If you are interested in exploring how your company can participate in this process, please contact us as soon as possible. Initial Expressions of Interest are due March 7, 2014. Formal proposals and grants are expected during 2014, but the scope and amounts of potential grants are yet to be determined.

The FCC has indicated that these experiments will "focus" upon the deployment of last mile broadband networks (and not encompass middle mile projects) in rural areas that lack Internet access service that delivers 3 Megabits per second downstream and 768 kilobits per second upstream. Note that the "focus" wording means that the FCC has left the door open for grant-supported experiments in areas with 3/768 or better service, although it appears most experiments will be in areas lacking at least 3/768 service. In price cap areas, the experimental areas will be one or more Census tracts, whereas in rate-of-return areas, the FCC is proposing in a further rulemaking to use Census blocks.

The FCC is proposing to fund these experiments with a portion of the current unallocated $230 million balance in the Connect America Fund (CAF). In its further rulemaking, it has asked whether $50 million, $100 million, or some other amount should be allocated for the rural experiments. It has also asked whether the ultimate aggregate amount should be allocated expressly between price cap and rate-of-return areas, and/or between grants of one-time support and grants of recurring support. The FCC has indicated that the amount of experimental funding granted for a particular area will be limited to the amount calculated by the model being developed for the price cap carriers in the CAF Phase II proceeding. While recognizing that the Rural Associations have indicated that adjustments need to be made to that model before it can be used by rate-of-return carriers, the FCC has asked in the further rulemaking how the model might be used in the selection or funding of areas in the rate-of-return portion of the experiment.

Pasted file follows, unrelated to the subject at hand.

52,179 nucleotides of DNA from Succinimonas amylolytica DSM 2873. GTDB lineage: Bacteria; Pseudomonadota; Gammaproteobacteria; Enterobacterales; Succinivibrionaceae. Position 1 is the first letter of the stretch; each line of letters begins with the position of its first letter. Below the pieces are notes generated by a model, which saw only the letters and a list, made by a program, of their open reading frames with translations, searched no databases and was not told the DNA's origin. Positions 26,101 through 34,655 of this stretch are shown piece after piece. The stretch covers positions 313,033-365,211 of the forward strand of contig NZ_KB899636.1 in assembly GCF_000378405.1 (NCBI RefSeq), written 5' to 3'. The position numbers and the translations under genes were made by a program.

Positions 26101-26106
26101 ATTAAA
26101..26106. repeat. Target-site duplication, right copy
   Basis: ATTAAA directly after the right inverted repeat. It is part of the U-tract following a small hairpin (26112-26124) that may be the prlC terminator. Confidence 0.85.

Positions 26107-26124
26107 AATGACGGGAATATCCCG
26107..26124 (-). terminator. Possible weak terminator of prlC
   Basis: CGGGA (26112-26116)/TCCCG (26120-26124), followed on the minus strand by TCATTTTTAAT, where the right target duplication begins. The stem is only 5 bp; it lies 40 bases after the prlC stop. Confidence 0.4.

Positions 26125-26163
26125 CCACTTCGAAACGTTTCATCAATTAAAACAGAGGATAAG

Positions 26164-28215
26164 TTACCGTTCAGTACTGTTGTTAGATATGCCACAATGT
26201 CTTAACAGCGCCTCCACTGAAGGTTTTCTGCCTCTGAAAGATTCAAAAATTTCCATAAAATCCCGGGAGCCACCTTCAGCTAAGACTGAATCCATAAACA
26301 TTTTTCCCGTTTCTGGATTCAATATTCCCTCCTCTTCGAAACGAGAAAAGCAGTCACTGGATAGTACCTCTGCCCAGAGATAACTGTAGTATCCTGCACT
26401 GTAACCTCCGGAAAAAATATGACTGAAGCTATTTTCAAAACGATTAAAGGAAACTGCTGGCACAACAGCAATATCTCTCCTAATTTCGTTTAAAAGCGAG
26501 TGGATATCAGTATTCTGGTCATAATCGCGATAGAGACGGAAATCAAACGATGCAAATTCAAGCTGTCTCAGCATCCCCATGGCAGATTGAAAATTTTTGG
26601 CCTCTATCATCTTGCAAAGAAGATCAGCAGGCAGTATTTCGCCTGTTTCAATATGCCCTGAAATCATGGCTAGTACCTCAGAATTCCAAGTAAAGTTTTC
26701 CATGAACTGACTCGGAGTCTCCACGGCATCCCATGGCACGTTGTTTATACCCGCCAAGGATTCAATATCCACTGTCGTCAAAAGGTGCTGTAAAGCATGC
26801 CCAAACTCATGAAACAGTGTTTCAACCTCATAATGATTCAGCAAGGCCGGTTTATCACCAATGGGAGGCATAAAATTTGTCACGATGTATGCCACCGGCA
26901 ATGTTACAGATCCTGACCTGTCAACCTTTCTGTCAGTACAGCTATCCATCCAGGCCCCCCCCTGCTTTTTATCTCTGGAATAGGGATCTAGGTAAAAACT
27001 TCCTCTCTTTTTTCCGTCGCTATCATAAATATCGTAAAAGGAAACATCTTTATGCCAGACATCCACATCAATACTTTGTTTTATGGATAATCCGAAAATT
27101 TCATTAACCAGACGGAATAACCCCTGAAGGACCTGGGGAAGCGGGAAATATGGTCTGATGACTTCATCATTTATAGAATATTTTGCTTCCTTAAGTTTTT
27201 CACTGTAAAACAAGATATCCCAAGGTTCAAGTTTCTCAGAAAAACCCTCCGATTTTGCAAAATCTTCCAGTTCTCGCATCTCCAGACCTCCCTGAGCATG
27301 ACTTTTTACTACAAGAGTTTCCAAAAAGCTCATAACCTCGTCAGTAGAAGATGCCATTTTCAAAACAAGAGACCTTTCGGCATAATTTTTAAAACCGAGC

The FCC has invited a wide range of entities and consortia (including state and regional authorities, research and education networks, municipalities, Tribal governments, cable operators, CLECs, ILECs, fixed and mobile wireless providers, wireless Internet service providers and electric utilities) to participate in these experiments. As reported last week, the FCC is particularly interested in whether electric utilities and others can and will deploy rural broadband networks without requiring continuing universal service support. Where an entity proposes a funded experiment for an area that already receives at least 3/768 service, the FCC has determined that the existing service provider can challenge the validity of the experiment, but only after the FCC has granted the formal proposal for the experiment.

The FCC has adopted a March 7, 2014 date for the filing of non-binding Expressions of Interest (EOIs) in conducting experiments in price cap areas. The status and legal consequences of these EOIs is not clear because they appear: (1) not to require filing entities to proceed with the submission of formal proposals for their experiments; (2) not to be required as a precondition for the filing of such formal proposals; and (3) to be able to be filed after March 7 "on a rolling basis." The FCC is proposing to use similar EOIs in the rate-of-return portion of the experiments, although it appears that the FCC will set the applicable "due date" in the further rulemaking. EOIs are expected to identify the entity, service area, technology, service offerings, pricing, supporting governmental entities, funding type (one-time or continuing), and estimated funding requested.

At a currently unspecified time after the EOI filings, the FCC will require the filing of formal proposals for experiments. These second stage filings have not yet been described fully by the FCC. They will likely contain detailed and binding elaborations of the information provided in the EOIs, plus additional information relevant to the FCC's selection process. In the further rulemaking, the FCC is proposing and seeking comment upon selection processes and factors, including cost-effectiveness, one-time only funding, scalability and ability to meet increasing broadband speed requirements, leveraging of state and Tribal government funding, service to Tribal lands, and service to small businesses and community anchor institutions.